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St. Paul Mayor Chris Coleman makes it official, will seek third term

It’s been a virtual certainty for months, but Mayor Chris Coleman made his re-election bid official Wednesday.

Gov. Mark Dayton stopped by the event, saying he was there to support Coleman both as a governor on his lunch hour, and as a constituent.
MinnPost photo by Joe Kimball

No surprise here: St. Paul Mayor Chris Coleman is running for a third term.

And with no real competition emerging yet for the November election, the announcement in this DFL-dominated city might almost be considered a coronation.

Gov. Mark Dayton even stopped by the event, saying he was there to support Coleman both as a governor on his lunch hour, and as a constituent. (Dayton has lived in the Summit Avenue Governor’s Mansion for just over two years now.)

Coleman’s official re-election speech at noon Wednesday came with dozens of supporters in hard hats around him on the 10th floor of the Pioneer Endicott Building, a cool old building now being redeveloped from offices to apartments.

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The theme — reuse, rather than start over — works both for the building and the mayoral campaign.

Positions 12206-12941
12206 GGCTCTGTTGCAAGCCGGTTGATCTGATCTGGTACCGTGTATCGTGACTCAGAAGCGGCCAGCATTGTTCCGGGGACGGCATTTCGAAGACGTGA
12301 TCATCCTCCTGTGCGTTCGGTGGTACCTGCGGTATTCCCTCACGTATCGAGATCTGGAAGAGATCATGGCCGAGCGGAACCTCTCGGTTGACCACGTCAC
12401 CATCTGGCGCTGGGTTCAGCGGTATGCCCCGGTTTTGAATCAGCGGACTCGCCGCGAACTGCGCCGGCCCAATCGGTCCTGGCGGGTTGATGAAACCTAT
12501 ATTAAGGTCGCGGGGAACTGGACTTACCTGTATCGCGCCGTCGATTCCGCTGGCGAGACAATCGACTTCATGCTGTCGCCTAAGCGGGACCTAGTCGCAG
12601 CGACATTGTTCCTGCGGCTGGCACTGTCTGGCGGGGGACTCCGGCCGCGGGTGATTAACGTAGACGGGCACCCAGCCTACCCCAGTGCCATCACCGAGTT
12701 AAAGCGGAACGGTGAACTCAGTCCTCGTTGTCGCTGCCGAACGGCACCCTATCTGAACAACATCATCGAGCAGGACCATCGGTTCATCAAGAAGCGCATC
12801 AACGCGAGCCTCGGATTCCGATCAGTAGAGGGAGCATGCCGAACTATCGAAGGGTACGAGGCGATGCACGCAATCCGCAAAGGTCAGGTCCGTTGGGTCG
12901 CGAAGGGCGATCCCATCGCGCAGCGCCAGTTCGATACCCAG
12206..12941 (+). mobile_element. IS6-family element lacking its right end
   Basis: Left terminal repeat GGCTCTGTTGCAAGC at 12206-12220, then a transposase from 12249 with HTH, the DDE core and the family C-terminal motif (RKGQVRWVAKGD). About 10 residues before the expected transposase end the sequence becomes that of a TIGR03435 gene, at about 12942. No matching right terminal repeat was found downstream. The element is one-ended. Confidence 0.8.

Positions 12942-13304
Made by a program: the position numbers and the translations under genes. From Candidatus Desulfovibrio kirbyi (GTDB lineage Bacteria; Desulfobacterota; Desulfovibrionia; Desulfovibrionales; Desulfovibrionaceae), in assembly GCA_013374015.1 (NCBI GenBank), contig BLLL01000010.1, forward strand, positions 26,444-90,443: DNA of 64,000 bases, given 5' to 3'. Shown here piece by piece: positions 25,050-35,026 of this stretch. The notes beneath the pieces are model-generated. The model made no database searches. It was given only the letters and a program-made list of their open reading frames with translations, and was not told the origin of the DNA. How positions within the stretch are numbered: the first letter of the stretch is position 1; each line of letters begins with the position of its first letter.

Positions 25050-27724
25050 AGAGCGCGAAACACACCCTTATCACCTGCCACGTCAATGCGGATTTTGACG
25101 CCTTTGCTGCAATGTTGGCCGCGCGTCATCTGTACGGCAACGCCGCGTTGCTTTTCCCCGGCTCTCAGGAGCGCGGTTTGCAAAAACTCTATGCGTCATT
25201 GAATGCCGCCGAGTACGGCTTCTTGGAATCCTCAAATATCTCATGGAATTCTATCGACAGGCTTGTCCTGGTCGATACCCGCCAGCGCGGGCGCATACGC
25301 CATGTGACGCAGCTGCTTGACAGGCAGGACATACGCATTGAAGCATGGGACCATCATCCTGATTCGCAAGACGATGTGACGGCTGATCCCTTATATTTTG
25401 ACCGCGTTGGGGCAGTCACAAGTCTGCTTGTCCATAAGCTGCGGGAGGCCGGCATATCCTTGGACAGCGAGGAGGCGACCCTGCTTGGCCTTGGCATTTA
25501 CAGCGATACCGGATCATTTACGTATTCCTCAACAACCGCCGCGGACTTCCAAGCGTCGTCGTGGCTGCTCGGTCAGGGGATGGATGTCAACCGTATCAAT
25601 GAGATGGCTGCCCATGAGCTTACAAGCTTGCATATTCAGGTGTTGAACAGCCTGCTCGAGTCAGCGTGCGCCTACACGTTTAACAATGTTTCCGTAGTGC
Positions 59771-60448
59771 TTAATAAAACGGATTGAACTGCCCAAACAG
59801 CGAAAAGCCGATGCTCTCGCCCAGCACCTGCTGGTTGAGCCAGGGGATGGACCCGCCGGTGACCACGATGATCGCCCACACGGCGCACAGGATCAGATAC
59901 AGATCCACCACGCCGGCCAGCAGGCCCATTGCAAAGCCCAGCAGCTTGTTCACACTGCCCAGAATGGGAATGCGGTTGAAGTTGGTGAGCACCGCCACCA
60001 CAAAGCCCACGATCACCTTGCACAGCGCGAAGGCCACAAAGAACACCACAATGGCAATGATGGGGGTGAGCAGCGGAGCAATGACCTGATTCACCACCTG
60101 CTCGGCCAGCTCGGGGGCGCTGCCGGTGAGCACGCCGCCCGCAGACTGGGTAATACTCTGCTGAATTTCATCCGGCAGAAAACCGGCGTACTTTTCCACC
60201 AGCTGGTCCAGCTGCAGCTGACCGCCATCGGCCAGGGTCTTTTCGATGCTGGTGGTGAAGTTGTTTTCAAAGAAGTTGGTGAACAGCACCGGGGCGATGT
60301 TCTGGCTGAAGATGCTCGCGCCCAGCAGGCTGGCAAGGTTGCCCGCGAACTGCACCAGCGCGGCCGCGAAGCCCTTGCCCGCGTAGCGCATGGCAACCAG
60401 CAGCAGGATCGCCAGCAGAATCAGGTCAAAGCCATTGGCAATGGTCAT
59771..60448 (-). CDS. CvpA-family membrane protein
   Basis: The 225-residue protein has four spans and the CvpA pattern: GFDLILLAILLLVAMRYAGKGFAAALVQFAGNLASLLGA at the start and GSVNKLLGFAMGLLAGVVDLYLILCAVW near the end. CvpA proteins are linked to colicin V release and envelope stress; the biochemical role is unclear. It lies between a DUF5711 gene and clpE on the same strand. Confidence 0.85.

It’s been a virtual certainty that Coleman would run again, particularly after he was placed in succession more than a year ago to be president of the National League of Cities, a post he’ll assume in 2014.

The official reason for holding off the the re-election campaign: Coleman wanted to give last week’s State of the City speech without any political overtones, said his campaign manager Matt Freeman, son of Hennepin County Attorney Mike Freeman.

But the likely real reason, observers noted, is: Why make it a race when you don’t have to?

While no other mayoral campaigns have been registered yet, real estate agent Tim Holden has said he’ll run as an independent.

Coleman, while reciting his list of accomplishments that include the new Lowertown Saints ballpark, completion of downtown light rail, the Penfield project and new downtown Lunds store, said a major effort in the next term will be continuation of work with school officials to “close the achievement gap, once and for all.”

In his remarks, Dayton said that Chris Coleman is held in high regard on Capitol Hill in St. Paul and on Capitol Hill in Washington.

“We’ll be better off if he’s re-elected,” Dayton said.